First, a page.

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World Court to rule on emergency measures in Rohingya genocide case

  • Published at 09:50 am January 23rd, 2020
Suu Kyi
Myanmar's leader Aung San Suu Kyi attends a hearing on the second day of hearings in a case filed by Gambia against Myanmar alleging genocide against the minority Muslim Rohingya population, at the International Court of Justice (ICJ) in The Hague, Netherlands December 11, 2019 Reuters

The Gambia has accused Myanmar of violating the 1948 Genocide Convention

The International Court of Justice on Thursday will rule on a request for emergency measures by Gambia, which has filed a case against Myanmar accusing it of genocide against the Muslim minority Rohingya population.

The small West African country launched the lawsuit at the UN’s highest body for disputes between states in November, accusing it of violating the 1948 Genocide Convention.

The case has not yet been heard in full and the ruling on Thursday only deals with The Gambia’s request for so-called preliminary measures. It does not indicate how the court may rule in a final decision, which could take years to reach.

The Gambia has asked for a series of protective measures, the equivalent of a restraining order for states, including an immediate stop to the violence. It has also called on judges to order Myanmar to grant access to UN bodies investigating alleged crimes against Rohingya.

More than 730,000 Rohingya fled Myanmar after a military-led crackdown in 2017 and were forced into squalid camps across the border in Bangladesh. UN investigators concluded the military campaign was executed with “genocidal intent”.

At Cox’s Bazar, the world’s largest refugee camp, hopes were running high for a ruling in their favor after years of persecution.

“The entire Rohingya community is praying for justice,” said Dil Mohammad, 52, a Rohingya community leader. “We expect that it will deliver a fair judgment.”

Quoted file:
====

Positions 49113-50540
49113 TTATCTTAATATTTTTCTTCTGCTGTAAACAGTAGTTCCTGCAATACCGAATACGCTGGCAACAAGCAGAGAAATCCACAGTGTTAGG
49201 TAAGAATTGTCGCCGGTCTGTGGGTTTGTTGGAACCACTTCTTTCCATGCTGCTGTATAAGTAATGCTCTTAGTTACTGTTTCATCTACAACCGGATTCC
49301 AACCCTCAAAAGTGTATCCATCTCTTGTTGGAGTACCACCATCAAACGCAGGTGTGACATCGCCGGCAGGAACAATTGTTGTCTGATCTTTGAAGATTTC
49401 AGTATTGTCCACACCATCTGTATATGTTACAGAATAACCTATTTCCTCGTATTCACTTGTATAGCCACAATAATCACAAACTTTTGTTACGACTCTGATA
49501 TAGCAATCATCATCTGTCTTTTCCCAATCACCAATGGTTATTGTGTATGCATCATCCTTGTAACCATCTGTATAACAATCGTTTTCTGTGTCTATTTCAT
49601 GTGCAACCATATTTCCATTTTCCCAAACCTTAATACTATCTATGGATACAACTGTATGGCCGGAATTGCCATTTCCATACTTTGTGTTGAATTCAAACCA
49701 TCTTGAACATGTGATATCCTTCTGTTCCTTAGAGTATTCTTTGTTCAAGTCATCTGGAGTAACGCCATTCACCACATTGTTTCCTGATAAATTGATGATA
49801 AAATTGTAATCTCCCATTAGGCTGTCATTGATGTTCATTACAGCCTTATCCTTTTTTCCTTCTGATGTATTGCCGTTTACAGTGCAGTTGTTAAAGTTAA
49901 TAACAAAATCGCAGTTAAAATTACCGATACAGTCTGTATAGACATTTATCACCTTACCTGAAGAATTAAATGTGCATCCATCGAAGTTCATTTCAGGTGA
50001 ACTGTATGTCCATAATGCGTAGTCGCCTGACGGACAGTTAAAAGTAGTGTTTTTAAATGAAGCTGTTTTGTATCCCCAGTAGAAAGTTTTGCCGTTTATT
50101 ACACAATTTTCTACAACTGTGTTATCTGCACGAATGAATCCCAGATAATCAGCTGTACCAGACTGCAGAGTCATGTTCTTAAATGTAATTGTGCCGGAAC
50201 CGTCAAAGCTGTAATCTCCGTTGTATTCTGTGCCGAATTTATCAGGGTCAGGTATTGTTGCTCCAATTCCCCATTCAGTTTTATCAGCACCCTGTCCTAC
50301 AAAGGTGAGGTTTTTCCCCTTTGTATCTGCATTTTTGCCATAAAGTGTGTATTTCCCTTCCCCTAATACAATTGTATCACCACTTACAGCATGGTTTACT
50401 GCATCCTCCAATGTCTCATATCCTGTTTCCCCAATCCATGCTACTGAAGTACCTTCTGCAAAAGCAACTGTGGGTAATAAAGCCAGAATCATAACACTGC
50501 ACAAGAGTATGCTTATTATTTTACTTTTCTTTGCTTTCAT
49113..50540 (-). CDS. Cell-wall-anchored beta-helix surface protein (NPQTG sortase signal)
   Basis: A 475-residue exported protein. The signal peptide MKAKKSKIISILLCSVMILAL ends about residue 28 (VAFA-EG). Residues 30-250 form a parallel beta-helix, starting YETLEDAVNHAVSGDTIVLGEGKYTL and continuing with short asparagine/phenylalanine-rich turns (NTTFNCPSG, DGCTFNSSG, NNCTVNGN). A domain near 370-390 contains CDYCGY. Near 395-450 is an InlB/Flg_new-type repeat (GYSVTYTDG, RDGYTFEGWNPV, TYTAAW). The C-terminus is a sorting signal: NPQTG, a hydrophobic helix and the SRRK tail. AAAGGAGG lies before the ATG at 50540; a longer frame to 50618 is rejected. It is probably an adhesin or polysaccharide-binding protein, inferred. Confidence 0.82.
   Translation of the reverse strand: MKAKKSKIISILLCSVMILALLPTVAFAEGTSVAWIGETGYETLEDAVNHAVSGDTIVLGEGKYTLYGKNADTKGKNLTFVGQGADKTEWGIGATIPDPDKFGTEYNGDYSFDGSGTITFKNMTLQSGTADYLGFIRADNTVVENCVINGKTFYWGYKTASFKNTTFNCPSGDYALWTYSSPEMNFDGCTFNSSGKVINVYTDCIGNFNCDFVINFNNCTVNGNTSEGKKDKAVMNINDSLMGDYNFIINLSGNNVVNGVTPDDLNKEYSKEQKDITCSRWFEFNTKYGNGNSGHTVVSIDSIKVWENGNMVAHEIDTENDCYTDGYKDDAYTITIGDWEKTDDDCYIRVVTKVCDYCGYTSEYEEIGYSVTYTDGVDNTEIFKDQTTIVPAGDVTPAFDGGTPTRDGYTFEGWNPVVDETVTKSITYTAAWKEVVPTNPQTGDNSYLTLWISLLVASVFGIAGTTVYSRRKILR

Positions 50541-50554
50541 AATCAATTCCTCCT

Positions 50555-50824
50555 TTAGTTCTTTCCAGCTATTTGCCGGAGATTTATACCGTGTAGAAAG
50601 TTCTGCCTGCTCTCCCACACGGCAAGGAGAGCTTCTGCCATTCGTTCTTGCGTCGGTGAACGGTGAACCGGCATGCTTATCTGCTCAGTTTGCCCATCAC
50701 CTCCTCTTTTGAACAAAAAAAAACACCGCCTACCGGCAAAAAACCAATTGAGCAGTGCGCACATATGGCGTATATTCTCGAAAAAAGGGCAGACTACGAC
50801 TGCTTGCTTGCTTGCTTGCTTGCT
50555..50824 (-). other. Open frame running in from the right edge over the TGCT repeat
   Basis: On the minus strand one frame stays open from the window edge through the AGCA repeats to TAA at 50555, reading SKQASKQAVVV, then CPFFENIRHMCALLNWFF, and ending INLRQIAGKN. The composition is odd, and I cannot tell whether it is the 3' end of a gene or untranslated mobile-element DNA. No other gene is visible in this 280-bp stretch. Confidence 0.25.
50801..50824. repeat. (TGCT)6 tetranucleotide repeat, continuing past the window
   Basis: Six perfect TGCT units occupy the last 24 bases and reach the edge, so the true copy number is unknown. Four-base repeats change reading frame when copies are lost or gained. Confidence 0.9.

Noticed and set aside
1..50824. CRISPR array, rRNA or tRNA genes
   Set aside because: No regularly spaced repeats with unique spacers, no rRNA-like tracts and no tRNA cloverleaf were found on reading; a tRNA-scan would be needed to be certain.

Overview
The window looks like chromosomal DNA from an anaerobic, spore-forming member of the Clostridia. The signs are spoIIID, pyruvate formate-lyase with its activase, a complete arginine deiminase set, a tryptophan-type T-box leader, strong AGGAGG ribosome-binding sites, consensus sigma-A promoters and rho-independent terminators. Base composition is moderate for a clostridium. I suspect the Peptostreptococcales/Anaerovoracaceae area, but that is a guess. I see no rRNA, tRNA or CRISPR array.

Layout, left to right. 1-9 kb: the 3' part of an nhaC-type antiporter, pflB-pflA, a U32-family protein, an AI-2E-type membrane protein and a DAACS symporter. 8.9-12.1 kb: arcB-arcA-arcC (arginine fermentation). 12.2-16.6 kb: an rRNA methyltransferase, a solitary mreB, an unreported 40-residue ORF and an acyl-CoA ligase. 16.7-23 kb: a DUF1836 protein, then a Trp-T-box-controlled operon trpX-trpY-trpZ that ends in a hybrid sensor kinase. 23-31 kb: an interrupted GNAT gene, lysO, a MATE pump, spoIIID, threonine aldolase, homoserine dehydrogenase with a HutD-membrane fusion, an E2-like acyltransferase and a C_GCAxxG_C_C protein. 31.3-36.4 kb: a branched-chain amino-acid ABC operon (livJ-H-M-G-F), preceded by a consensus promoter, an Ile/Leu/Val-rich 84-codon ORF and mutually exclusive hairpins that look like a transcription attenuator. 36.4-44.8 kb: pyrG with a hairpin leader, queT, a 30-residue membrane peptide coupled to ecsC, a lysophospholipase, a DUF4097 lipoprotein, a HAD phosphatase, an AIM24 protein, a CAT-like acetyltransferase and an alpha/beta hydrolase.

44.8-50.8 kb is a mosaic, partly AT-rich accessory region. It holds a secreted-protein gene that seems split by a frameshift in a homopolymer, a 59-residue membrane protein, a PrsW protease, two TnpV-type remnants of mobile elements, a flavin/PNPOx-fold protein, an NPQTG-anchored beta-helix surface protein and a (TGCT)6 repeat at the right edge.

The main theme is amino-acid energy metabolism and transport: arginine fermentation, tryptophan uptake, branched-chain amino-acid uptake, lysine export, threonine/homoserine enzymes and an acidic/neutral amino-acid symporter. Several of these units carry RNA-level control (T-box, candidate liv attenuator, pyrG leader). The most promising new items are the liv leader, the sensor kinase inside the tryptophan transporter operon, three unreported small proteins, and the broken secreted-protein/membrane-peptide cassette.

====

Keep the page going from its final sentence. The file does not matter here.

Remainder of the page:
During a week of hearings last month, Myanmar’s civilian leader Aung San Suu Kyi asked the 17-judge panel to drop the case.

While she conceded that disproportionate military force may have been used and civilians killed, she said the acts did not constitute genocide.

Just this week a government-appointed panel established in Myanmar to probe the allegations also said that while there were likely crimes committed by the military there was no indication there was an intent to commit genocide.

Although the Myanmar case in The Hague is only at an early stage, human rights lawyer Akila Radhakrishnan said it has already had an impact.

“Since the case was filed we’ve seen the government take some action to ensure accountability, like issuing a court martial. Now the military justice system is deeply flawed but it’s something that wasn’t there before,” she said, adding that the Myanmar government clearly feels it can no longer “fully ignore” the allegations.

Radhakrishnan said that ordering regular reporting would be big step forward that could pile international pressure on Myanmar to resolve the conflict, possibly at the United Nations.

The World Court’s rulings are final and without appeal, but the court has no real way of enforcing them.

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